For God he uses the Hun word Tengri, 'Heaven', called from ancient histories, and not very suitable to the rather limp Victorian deity of the opium smugglers.

Conscious that rumours might easily spread (as indeed despite all precautions they did) that he had not destroyed all the opium, but had kept back part of it as his own private perquisite, Lin had proposed to the Emperor on April 2th that the whole of the surrendered opium should be sent to Peking to be verified and destroyed, 'that there might be no doubt about the truth' of what he had asserted.

The fact that on May gth, before a reply from the Emperor had been received, Lin (as shown by his composing an apotngy to the Sea Spirit) was still assuming that the opium was to be destroyed locally, shows that the offer to prove his veracity by sending it intact to Peking was a mere gesture which he did not expect to be taken seriously, implying as it did that the Emperor did not have full confi-dence in him. It must therefore have been rather a shock when five days later, on May 24th, he received a belated reply from the Emperor (it had been held up by the floods) saying that the offer to send the opium to Peking was accepted. The acceptance was not even accompanied by any assurance that the Emperor did not doubt Lin's word. Attached to it, however, was a notification that the names of Lin, the Admiral and other officials concerned had been sent to the Board of Civil Office to decide how their services should be rewarded. Next day, May 2 sth, there is the entry: 'At noon the Admiral, Yii Pao-shun (a member of Lin's staff) and others came to discuss arrangements for sending the opium to Peking.' On May 28th he drafted a memorial to the Throne submitting a proposal to send it by sea. The draft was sent to the Governor-General for revision and dispatch. It was apparently never sent to Peking, and was in fact already out of date ; for on May 3oth he received instructions that the opium was after all not to go to the capital. This volte face was due to the fact that one of the censors had Pointed out the impracticability of the scheme. The delegates who conveyed the opium, he said, would find it extremely difficult during so long a journey to prevent pilfering ; moreover the labour and expense involved would be immense. There was not the slightest reason to suspect Lin and his colleagues of deception, and it would surely be better to destroy the opium publicly on the spot. This would make a salutary impression both upon the inhabitants of the coastal region and upon the foreigners at Canton.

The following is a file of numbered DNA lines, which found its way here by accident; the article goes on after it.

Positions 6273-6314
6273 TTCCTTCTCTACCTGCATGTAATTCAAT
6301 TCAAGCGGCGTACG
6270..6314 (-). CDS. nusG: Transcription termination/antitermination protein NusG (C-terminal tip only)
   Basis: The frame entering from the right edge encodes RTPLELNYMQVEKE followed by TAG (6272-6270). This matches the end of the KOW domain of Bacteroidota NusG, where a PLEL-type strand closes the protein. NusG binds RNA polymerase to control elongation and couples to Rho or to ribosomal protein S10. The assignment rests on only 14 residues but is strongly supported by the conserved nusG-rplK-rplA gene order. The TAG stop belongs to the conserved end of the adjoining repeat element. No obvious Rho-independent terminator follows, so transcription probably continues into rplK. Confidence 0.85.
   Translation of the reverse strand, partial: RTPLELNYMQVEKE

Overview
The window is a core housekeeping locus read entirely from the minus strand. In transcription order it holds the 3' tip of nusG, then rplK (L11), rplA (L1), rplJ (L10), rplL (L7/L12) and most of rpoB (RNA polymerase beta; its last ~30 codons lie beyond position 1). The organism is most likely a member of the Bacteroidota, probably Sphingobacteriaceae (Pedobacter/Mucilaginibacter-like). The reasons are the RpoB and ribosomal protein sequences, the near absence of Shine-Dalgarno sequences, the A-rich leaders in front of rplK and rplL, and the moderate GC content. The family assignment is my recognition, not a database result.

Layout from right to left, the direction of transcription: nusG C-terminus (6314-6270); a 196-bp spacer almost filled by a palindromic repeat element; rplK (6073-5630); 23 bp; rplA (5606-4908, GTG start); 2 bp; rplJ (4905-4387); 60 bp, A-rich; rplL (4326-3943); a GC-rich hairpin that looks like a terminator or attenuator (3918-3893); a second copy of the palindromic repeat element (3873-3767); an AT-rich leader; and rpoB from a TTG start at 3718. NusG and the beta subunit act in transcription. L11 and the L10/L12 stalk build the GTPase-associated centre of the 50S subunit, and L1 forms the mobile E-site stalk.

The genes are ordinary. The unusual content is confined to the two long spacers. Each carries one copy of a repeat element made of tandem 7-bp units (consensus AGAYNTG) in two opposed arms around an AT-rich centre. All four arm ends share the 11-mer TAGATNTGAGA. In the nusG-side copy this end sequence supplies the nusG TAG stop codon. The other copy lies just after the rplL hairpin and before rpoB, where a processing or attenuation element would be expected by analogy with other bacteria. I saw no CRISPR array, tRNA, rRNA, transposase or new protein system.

Criticism of Government measures, both by the official censors and by officials in general, was one of the most valued and jealously preserved aspects of Chinese administra-tion. But it often happened that the critic only became aware of measures after they had already been put into force and criticism was no longer of any practical use. Critics were in an equally weak position elsewhere than in China. Parliament had no opportunity of expressing a view as to whether England ought to go to war with China until eight months after the war started.

In consequence of this abrupt change of policy the discarded apology to the Sea Spirit once more became rele-vant. 'Early this morning', he writes on June 1st, sacri-ficed to the Sea Spirit, announcing that I should shortly be dissolving opium and draining it off into the great ocean and advising the Spirit to tell the creatures of the water to move away for a time, to avoid being contaminated. After I got back to my lodging-place it rained all day. In the evening I received confidential instructions sent from Peking on the 29th of the third month [May i2th] concerning a memorial by the Censor Pu Chi-t'ung.'

This memorial' contained a strong criticism of Lin's policy. Lin, the writer of it said, had been sent to Canton to put down the importation of opium for ever. But having confiscated all the opium that was on board the foreign ships at the moment, he had not made any proper plans for the future. The only effect of extracting from the merchants a guarantee that they would not ever bring opium again would be that instead of bringing their opium into the estuary they would keep well out at sea, get into touch with Chinese agents on shore and transfer their cargo to ships sent out by these agents. Lin must be told that the guarantee, on which he sets such store, is not a fmal solution of the problem, and that he must devise some better plan for stopping the opium traffic fmally and completely. No reply by Lin to this criticism seems to be extant. His next report to Peking arrived on July 8th and seems to have been sent on June i3th. It concerned a fresh outbreak of smuggling at Namoa, on the northern borders of Kwangtung, and makes no reference to any general plan for stamping out the opium trade in the future.

On June 3rd the destruction of the opium began, and from now onwards he records day by day the quantity dis-posed of, just as in previous weeks he had recorded the quantity surrendered. On June 3rd, too, he had the distraction of receiving more news about examinations. At a special test of officials the staff of the Cabinet and of the Board of Civil Office had had to write an essay on the theme 'The Penal Code establishes the basic Law ; the Rites follow human feeling'. In trying lawsuits Chinese magistrates were allowed in appropriate cases to give their verdict according to the traditional lore of the Book of Rites rather than according to the Penal Code. The two were sometimes at variance, for example revenge for the murder of one's father was a sacred duty according to the Rites, but was forbidden by the Code.